Cubism

We are going to look at Cubism, an early C20th art movement which was founded by Pablo Picasso(1881-1973) and George Braque (1882-1963) and as both liked to create horses we can continue to keep the equine theme alive. Here is one of Braque's bronze horses Petit Cheval.
And here is a horse from Picasso's famous Guernica which we will return to at some stage to study in depth. And the Hero Image for today is a slice from one of Picasso's remarkable paintings Three Musicians.
In Cubism the artist used geometric shapes incorporated into abstract designs resulting in paintings that appear fragmented & abstracted. It is considered to be one of the most influential art movements of the C20th.

Proto-Cubism (Early Cubism) was a transition phase where the artists began experimenting with geometrization of form and reduced the colours in their palette as a reaction to Fauvism which was discussed in yesterday’s Blog. Here is Picasso's Les Demoiselles d'Avignon (1907) considered to be an example of this stage of his development and demonstrating the reduced palette. And here is a wonderful early cubist painting by George Braque titled Little Harbour in Normandy. Notice the subtle, muted tones and a composition of geometric shapes

I also want to show you the early work of Jean Metzinger (1883-1956). He is not so well known but his control of the palette was remarkable as was his understanding of shape arrangement. This is Nature morte (Still Life).
Metzinger was an intelligent theoretician of Cubism, writing on the subject, noting that Picasso & Braque had dismissed traditional perspective & merged multiple views of an object in a single image. One of my favourite works done by Metzinger is At the Cycle-Race Track (Au Vélodrome).
And his Paysage Cubiste (1914) shows an even stronger use of colour and form.

Metzinger wrote the first major treatise on Cubism titled Du "Cubisme" (1912) with Albert Gleizes (1881-1953) who was a major player in the Cubism Movement. This is Gleizes' Portrait of Jacques Nayral.

Gleizes' influence extended to Germany to the Bauhaus, the most influential modernist art school of the C20th. Teaching here were the likes of the Expressionists Paul Klee & Wassily Kandinsky, artists we will meet later. Significantly, Gleizes spent four crucial years in New York, and played an important role in making America aware of modern art. From my reading, as I know nothing of American Cubism, I gather that the closest movement to this style was Precisionism which was called by some Cubist-Realism. I have referred to the work of Donald Bartlett Doe Cubism in America (Sheldon Memorial Art Gallery) 1985, to gain a better understanding of this subject. Doe speaks of the works of Charles Sheeler as seen here in Ballardvale and Stacks in Celebration. Charles Demuth with Sail in Two Movements and the rather enigmatically titled My Egypt. And Georgia O'Keeffe, though I could find only one of her works to fit this style.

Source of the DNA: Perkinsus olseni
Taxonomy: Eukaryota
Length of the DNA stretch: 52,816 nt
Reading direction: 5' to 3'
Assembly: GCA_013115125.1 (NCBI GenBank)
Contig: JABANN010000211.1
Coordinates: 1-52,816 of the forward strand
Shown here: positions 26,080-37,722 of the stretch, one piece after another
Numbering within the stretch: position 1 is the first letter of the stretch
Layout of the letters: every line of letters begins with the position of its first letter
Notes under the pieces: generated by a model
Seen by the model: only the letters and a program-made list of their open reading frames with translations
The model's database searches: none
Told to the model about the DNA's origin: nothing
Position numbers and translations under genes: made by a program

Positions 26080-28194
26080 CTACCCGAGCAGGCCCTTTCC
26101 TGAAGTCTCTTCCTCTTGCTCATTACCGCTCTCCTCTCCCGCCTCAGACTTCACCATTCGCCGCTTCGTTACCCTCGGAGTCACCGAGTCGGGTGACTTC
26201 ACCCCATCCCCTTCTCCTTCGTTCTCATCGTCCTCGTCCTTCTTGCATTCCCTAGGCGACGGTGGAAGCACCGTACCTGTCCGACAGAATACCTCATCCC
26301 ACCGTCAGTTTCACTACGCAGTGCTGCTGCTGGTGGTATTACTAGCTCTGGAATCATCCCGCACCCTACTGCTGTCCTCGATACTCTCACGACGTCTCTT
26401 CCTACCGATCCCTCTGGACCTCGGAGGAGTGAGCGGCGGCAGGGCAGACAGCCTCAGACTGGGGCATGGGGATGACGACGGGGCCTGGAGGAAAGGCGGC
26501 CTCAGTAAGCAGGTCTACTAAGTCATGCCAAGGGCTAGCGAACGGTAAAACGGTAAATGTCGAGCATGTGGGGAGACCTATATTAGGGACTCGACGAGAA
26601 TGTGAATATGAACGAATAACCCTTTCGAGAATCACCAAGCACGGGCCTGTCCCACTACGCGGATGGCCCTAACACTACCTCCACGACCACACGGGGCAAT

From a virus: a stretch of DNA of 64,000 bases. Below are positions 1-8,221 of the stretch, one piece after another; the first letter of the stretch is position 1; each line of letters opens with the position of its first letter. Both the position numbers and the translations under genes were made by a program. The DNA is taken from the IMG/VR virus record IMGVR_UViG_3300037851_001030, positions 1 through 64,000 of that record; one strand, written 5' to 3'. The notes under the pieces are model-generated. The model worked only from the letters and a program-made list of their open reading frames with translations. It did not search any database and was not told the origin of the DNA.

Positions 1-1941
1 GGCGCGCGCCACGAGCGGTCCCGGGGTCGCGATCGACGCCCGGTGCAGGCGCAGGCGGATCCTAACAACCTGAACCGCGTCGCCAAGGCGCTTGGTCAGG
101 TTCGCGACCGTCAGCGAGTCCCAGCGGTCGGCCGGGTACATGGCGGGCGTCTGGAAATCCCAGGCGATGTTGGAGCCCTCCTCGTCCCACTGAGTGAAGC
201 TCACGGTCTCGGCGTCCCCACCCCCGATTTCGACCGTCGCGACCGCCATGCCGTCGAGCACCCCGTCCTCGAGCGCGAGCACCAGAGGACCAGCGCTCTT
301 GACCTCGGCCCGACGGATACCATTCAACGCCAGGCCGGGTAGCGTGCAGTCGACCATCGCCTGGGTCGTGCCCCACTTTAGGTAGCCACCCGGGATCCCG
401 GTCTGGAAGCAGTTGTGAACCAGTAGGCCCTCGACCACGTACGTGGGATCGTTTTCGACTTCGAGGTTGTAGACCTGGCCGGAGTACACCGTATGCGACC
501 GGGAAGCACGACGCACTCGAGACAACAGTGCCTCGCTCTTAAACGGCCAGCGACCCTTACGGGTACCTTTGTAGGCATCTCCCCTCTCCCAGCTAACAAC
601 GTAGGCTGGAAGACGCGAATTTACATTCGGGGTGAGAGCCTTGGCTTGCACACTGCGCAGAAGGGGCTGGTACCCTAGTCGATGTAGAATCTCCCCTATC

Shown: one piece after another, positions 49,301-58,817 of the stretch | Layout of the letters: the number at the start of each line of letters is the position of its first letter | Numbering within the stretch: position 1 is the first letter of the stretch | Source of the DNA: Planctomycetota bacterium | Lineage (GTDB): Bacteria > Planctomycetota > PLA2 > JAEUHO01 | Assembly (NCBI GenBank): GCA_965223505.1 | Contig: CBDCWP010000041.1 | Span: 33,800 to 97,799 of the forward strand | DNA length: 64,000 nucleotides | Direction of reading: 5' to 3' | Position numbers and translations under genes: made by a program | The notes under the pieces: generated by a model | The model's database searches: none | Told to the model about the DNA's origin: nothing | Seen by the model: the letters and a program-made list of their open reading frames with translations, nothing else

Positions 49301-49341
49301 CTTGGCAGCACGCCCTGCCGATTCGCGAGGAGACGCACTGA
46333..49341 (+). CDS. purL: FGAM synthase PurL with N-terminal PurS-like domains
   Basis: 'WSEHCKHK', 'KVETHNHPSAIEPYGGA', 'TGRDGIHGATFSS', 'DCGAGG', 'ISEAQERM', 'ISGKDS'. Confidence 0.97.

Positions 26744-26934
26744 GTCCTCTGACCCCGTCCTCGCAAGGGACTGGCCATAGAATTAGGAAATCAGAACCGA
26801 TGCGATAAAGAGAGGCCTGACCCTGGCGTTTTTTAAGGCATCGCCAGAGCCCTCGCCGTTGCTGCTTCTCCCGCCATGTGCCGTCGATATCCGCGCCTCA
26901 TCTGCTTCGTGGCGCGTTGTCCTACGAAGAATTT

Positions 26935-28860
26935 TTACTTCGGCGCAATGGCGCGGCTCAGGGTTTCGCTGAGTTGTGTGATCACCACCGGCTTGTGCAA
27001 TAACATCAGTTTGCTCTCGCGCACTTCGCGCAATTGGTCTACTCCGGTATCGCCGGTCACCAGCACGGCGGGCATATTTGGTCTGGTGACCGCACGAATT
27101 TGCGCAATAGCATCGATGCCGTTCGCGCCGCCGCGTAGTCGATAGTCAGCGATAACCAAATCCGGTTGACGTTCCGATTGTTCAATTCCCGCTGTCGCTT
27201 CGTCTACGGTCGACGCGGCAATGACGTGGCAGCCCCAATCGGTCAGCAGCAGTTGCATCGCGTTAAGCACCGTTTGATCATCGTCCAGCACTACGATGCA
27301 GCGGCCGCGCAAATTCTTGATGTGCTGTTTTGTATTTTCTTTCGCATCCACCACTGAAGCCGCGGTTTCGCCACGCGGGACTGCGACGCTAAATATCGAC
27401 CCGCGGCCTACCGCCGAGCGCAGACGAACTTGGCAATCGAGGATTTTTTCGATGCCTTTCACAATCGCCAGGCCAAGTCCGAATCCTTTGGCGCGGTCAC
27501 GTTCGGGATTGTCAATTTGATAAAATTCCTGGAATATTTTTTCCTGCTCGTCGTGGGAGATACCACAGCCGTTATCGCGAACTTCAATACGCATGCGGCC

Precisionism for all accounts was the first indigenous modern art movement, emerging after WW1 and lasting until the early 1930s. As Doe said: In these paintings, the inherent geometry of colonial architecture or railyards and factories,
or steamships and locomotives, were
pared of detail and awarded a shimmering
kind of clarity in sunlight often given the geometric
character of Cubist planes.

I think I have given you enough to think about today. I have just remembered the work of Max Weber and Mr Doe has introduced me to the work of Ralston Crawford another artist worthy of our consideration. We will look at their works another day. In terms of Picasso, Guernica (1937) was his most famous work done in the Cubism style. It's so complicated we will deal with it separately. And of course, I can hear many of you asking Did Cubism play a part in the development of Australian art? All will be revealed!

And speaking of being revealed, let’s take a break from Art Movements and look at art in a different way. We are going to study Humans as an Art Form. Is this me taking up the challenge of Looking at Nude paintings? Is this me trying to compete with Hannah Gadsby? You will have to wait until tomorrow!

Anne Newman

Oil Painter in realistic genre style, predominantly buildings and people. To continue the discussion contact Anne on anewman@netspace.net.au or phone +61 407 516 522

Melbourne, Victoria, Australia

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